Celebrate Solutions: WASH Helps Girls Learn in Zambia

Zam -Lundazi District field trip -Fry  019

By Lindsay Menard-Freeman, Women Deliver. This blog post first appeared on the Women Deliver website.

There is a clear link between a girl’s access quality education and her ability to live a healthier, more productive life. We also know that one of the major reasons why girls drop out of school is that they lack of access to sanitary facilities and supplies. Without access to basic menstrual supplies and sanitation, girls’ health and educational opportunities are marginalized. The long-term consequences of this preventable reality for girls create a ripple effect among their communities and, collectively, the global economy.

Clean water, adequate sanitation and proper hygiene require appropriate facilities and an awareness of good practices, and FHI360 and CARE are making this happen in Zambia through their Schools Promoting Learning Achievement through Sanitation and Hygiene (SPLASH) partnership. CARE International supports the construction of boreholes and sanitation facilities, while FHI 360 supports teacher training and curriculum development. Local ministries, nongovernmental organizations and communities take it from there.

SPLASH is a five-year project started in 2011 funded by USAID Zambia to reach more than 240,300 primary school pupils in three districts of the Eastern Province (Chipata, Lundazi, Mambwe and Chadiza). SPLASH aims to improve pupils’ health, learning and performance by increasing their access to safe water and adequate sanitation and improving their hygiene and health practices at school and at home. SPLASH is implemented by the global environmental health projectWASHplus, which is led by FHI 360 in partnership with CARE and funded by the U.S. Agency for International Development.

To date 62 committees have been formed, whose members include pupils, parents, and teachers tasked with ensuring that WASH in Schools in achieved and sustained. WASHplus has rolled out training for 37 of the committees thus far. Participants learn of the committee’s roles and responsibilities, the importance of WASH in Schools, and how to operate and maintain school WASH facilities. The committees are encouraged to put in place small doable actions to improve hygiene and sanitation in their schools and neighboring communities.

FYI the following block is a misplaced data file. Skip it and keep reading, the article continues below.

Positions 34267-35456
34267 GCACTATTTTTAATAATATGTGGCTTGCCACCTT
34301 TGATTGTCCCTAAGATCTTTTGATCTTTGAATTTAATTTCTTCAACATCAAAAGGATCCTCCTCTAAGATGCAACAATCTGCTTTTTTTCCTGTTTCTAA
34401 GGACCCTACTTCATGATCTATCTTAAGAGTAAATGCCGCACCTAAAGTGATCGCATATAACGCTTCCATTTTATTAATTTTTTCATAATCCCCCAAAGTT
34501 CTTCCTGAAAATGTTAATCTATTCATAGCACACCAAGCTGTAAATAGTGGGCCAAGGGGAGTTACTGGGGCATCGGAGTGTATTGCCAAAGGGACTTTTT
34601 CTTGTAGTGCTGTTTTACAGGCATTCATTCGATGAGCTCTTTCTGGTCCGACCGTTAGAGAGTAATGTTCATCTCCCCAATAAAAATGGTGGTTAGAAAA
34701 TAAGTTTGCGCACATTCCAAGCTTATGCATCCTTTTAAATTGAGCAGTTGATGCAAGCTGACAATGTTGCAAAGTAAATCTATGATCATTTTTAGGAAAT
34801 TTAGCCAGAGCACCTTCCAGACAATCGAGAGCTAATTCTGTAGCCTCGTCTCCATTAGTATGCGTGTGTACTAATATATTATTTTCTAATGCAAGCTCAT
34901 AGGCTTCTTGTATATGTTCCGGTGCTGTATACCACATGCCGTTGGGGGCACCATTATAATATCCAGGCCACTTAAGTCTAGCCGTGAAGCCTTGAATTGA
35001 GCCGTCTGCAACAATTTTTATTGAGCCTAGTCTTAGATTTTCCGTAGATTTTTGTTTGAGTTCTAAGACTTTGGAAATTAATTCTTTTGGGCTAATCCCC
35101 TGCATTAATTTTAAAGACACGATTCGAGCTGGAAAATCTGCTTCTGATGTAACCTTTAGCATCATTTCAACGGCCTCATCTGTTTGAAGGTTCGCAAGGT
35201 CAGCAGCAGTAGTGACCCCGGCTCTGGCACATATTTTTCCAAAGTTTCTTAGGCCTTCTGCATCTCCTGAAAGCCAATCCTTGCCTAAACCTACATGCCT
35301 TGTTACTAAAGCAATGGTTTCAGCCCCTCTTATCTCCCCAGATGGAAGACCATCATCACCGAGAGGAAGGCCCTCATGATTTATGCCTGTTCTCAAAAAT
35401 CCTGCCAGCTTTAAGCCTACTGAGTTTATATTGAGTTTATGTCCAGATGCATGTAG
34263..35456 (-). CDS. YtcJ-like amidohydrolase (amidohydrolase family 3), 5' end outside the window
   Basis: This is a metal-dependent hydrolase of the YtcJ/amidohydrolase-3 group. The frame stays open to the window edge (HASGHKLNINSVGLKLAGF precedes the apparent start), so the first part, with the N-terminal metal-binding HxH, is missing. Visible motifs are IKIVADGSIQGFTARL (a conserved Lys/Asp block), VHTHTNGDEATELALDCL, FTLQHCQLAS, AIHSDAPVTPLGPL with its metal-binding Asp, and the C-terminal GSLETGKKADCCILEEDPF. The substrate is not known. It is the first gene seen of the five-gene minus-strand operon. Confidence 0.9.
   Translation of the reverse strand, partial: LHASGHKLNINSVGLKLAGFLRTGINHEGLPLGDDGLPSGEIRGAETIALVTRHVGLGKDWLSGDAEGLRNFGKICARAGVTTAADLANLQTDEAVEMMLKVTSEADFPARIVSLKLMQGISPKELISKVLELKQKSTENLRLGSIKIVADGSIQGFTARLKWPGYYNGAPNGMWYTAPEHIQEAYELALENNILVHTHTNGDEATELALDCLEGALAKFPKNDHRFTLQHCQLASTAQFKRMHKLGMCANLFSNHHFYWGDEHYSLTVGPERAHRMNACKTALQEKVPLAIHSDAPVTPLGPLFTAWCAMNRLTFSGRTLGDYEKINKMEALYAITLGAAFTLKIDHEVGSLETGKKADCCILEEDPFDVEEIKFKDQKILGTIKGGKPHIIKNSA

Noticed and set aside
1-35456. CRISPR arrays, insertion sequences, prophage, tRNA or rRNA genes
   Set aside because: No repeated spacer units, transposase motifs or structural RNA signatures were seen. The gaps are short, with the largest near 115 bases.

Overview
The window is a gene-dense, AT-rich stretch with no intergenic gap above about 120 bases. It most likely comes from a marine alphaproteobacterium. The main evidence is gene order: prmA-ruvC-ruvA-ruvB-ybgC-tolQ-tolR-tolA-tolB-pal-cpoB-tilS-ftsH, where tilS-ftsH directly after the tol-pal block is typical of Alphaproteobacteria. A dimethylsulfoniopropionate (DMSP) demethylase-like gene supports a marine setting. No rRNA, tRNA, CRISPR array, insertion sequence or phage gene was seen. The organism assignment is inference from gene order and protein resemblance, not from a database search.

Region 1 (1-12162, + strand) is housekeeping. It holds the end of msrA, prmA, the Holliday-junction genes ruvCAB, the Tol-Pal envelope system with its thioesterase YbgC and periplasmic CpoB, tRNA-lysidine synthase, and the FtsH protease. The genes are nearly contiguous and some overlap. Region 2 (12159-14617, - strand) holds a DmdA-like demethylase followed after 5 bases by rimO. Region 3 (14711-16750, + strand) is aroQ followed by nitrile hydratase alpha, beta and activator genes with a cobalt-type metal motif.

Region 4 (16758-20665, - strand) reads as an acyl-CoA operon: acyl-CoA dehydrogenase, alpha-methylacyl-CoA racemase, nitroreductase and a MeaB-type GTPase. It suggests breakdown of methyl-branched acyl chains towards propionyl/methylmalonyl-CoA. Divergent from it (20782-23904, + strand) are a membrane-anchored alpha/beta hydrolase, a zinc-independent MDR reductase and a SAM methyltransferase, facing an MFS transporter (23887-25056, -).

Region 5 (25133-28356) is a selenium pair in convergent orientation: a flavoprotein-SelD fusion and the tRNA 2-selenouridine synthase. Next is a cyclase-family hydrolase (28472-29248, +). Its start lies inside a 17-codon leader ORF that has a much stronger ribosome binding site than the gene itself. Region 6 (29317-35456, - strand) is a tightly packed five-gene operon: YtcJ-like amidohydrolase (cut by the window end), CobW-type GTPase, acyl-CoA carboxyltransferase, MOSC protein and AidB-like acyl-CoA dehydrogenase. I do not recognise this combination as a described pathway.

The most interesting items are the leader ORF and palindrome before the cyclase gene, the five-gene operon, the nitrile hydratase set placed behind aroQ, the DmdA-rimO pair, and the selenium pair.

Solomon Mwanza, Head Teacher for Yosefe basic school in Lundazi, describes the barriers for girls in his school. “In terms of our senior girls and the girls in general, we introduced a washroom. Because before that, what we had noticed is that most of our senior girls, when they are passing through the menstrual process, they could be away from school. So attendance, performance could be affected.”

The solution in Yosefe School was simple: create a washroom for girls of all ages, so that girls who were menstruating are not stigmatized, and stock the toilet with proper supplies like soap, sanitary pads, and other necessary toiletries. Clean, safe sanitation facilitates help to keep girls in school, and community-based solutions help make that happen through programs like SPLASH.

To learn more about FHI360’s Let Kids Learn project, click here.

US Ambassador to Bangladesh visits WASHplus-WaterAid project

Ambassador Mozena 2

An official visit to water, sanitation and hygiene projects highlighted how USAID funds are transforming the lives of poor communities in Bhola, Bangladesh. This blog post is authored by WaterAid and first published here.
WaterAid was honored to receive a visit from His Excellency Dan Mozena, US Ambassador to Bangladesh, and Ms. Janina Jarulzelski, USAID Bangladesh Mission Director. The delegation came to see some of WaterAid’s water, sanitation and hygiene (WASH) projects in Bhola, Bangladesh that form part of the WASHplus program supported by USAID through FHI 360.
Bangladesh is one of the world’s most densely populated countries. Despite progress in recent years, infant mortality rates remain high, with preventable water-related diseases such as diarrhea claiming the lives of more than 7,000 young children every year. In addition to being contaminated with human waste, many water sources are unsafe to drink due to the presence of naturally-occurring arsenic.
HE Mozena and Ms. Jarulzelski spent time with members of the Community Development Forum (CDF), an organization set up to put local people at the heart of improving access to safe water, sanitation and hygiene within their communities.The CDF members explained how the health benefits of sanitation projects rely on 100% participation amongst villagers.
To stop the spread of disease, everyone has to agree to safely use latrines, so the community has to pull together to motivate each and every household to build a latrine and commit to becoming an Open Defecation Free (ODF) village.As in many other poor communities across Bangladesh, affordability of sanitation facilities is a real concern in Bhola. The delegation heard how the community was presented with a range of environmentally friendly sanitation options, which included very simple structures that could be constructed using low-cost, locally available materials.Local schools are actively involved in the projects. During the visit, students were happy to show off pristine new sanitation blocks and demonstrate how simple, cost-effective measures such as ‘tippy taps’ made from old water bottles can help encourage everyone to wash their hands after visiting the bathroom.CDF members also demonstrated the use of portable arsenic testing kits used to assess whether local drinking water sources are safe to drink.